Tail Lights

Tail Lights

Custom, Aftermarket, LED, HID, an Old School Halogens!

A must have on any vehicle for both code and safety, tail lights are an integral part of your truck’s style and function. Whether you’re using a turn signal to indicate you’re merging into traffic or putting on the brakes to show you’re slowing down, these babies help you communicate exactly what is going on and what you’re intentions are.

To that end, they are also some of the most commonly watched parts of your truck. Other driver’s will be always looks at these lights, and they will especially stand out if you’re driving around at night. So there’s no reason to not get the style or pattern of tail light you want to make your vehicle look sweet, while still getting great function out of your tail lights.

Let’s run through some popular options and styles that you should consider before buying some tail lights in this guide.

A Quick Guide to Buying Replacement Tail Lights

When you’re looking at tail lights, there are a few options you should consider.

Here’s what we would look at in the order we’d consider it:

Vehicle Fitment

Bulb Type

Style / Look

Housing Color and Lens Color


Some of these are obvious. For instance, unless if you want to go full custom and cut up your vehicle’s body to professionally install some very unique tail lights, you’re gonna want to check your vehicle fitment and make sure you get something that won’t require any drilling or cutting.

Each their own, of course. If you want to go cutting into your vehicle, I’m not gonna stop you. But most of our customers are looking for OEM replacements due to damage or burnt out bulbs or just to change out that stock style tail light with something that will fit perfectly where the original tail light went.

We get that, and we hear you. I feel the exact same way.

So start by putting in your year, make, and model by going to Vehicle Search above. This is probably the best way to go about picking lights for your ride. From there, you should only see tail lights that will fit your particular ride.

But before you do that, let me run through some of the other things you might want to consider besides fitment.

Bulb Type

For me, personally, this is the next most important feature. But let me put a caveat on this: if you just care about what it looks like and the tail light you want with the look or style you just gotta have only comes in one bulb option, just go for it. That’s not to say bulb type isn’t important, cause it is. But if the look is what is most important to you, then just pick the tail light that you think will look the best on your truck or Jeep. At the end of the day, so many aftermarket parts are about looks and style. Don’t let anyone tell you that you can’t pick the look you want. And you don’t need to justify a damn thing to me. If you like the look of it, that’s enough.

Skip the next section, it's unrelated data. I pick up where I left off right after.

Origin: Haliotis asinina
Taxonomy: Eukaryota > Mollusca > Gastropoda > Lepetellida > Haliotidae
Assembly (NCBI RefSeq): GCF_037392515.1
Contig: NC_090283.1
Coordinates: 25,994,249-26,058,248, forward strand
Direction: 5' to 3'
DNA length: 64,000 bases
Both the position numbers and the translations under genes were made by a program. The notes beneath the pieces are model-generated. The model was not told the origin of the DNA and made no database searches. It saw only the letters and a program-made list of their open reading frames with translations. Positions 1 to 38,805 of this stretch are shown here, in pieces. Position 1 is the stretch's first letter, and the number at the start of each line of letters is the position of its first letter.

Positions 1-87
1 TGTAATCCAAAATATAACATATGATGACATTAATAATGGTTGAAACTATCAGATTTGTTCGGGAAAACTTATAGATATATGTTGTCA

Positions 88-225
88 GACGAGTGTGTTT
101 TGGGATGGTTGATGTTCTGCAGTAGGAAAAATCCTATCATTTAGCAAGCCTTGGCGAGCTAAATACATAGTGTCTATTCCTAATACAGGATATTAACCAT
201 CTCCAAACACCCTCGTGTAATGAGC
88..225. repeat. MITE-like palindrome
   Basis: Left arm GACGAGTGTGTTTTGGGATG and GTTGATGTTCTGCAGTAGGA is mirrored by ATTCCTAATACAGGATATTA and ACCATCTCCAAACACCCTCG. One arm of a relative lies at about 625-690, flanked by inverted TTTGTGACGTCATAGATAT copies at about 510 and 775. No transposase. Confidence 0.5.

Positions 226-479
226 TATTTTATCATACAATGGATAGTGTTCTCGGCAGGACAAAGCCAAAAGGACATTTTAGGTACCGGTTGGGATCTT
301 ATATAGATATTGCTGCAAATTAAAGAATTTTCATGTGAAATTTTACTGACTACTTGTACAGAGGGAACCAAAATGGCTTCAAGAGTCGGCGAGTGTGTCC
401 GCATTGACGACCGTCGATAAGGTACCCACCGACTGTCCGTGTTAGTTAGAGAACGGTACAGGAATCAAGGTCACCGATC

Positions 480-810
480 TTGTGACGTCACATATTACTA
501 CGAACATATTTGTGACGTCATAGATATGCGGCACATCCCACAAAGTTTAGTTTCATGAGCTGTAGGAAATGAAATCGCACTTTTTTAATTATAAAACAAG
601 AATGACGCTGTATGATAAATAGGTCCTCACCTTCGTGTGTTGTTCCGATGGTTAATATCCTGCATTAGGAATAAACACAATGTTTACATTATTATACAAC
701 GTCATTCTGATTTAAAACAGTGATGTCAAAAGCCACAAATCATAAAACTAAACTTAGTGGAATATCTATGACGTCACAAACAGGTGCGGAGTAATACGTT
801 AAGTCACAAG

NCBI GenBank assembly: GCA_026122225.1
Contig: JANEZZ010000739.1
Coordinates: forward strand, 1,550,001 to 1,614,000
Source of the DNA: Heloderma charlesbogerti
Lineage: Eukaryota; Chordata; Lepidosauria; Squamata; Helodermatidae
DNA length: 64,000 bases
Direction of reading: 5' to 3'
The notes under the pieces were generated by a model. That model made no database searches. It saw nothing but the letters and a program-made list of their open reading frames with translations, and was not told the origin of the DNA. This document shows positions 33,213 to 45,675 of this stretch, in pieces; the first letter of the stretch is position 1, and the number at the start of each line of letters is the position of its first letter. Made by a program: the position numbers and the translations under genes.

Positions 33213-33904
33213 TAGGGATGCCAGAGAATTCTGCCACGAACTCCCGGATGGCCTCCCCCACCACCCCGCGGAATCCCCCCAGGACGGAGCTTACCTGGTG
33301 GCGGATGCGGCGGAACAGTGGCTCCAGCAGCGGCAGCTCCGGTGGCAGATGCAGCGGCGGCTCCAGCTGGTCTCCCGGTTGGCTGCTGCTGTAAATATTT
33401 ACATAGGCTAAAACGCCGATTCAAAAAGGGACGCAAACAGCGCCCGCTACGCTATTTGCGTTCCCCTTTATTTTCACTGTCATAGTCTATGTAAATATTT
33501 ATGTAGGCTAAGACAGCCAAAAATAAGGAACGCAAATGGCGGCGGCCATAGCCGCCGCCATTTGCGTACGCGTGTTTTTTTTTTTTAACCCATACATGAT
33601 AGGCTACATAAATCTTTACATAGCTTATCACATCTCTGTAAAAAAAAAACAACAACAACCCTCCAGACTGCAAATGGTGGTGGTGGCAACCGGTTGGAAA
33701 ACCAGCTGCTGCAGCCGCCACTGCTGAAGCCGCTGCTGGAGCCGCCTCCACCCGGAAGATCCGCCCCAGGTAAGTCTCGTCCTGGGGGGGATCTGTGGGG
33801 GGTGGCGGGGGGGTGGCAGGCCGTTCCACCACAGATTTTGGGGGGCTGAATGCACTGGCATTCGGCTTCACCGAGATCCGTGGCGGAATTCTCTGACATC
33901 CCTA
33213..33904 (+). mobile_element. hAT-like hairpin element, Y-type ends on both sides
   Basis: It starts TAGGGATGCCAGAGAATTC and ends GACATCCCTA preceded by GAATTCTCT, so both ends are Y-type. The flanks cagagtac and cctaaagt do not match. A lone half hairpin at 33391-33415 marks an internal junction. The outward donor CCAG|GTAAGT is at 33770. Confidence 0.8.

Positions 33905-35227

Now if you do need to explain some cost or something to your wife, by all means, read on, cause I’m going to tell you why the most popular aftermarket bulbs currently on the market are also the most affordable long term. You’re welcome!

Old School Halogens

So these are probably what came stock in most vehicles in the past and unfortunately many vehicles still today. Halogens are the filament style bulbs that you’re used to, well, I guess only if you’re at least as old as I am. These used to be for instance the only kinds of light bulbs you’d have in your house--the old school screw in bulbs for lamps and fixtures.

These babies light up by pushing power through resistors and producing heat and light. The main issue with these though is that they burn out quickly, and that’s largely due to the way they operate.

Halogen lamps are a type of incandescent bulb that is so old school they are really only used in cars these days in America. Fun times! Halogens work by passing electricity through a tungsten filament that then heats up very hot--we’re talking thousands of degrees here--and emits both heat and light. The heat releases a bit of tungsten vapor that reacts to the halogen group gas that’s inside the bulb. This reaction causes a bit of the vapor to condense back onto the filament, slowing down the burning out process.